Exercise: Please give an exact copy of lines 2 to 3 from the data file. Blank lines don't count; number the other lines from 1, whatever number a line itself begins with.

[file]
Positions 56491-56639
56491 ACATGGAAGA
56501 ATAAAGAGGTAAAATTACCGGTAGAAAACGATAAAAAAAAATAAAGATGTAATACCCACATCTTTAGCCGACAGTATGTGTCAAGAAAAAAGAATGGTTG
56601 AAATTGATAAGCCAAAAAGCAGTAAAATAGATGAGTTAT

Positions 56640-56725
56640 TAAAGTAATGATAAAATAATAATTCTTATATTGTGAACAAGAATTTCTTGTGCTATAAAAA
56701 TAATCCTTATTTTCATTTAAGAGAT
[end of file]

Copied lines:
56491 ACATGGAAGA
56501 ATAAAGAGGTAAAATTACCGGTAGAAAACGATAAAAAAAAATAAAGATGTAATACCCACATCTTTAGCCGACAGTATGTGTCAAGAAAAAAGAATGGTTG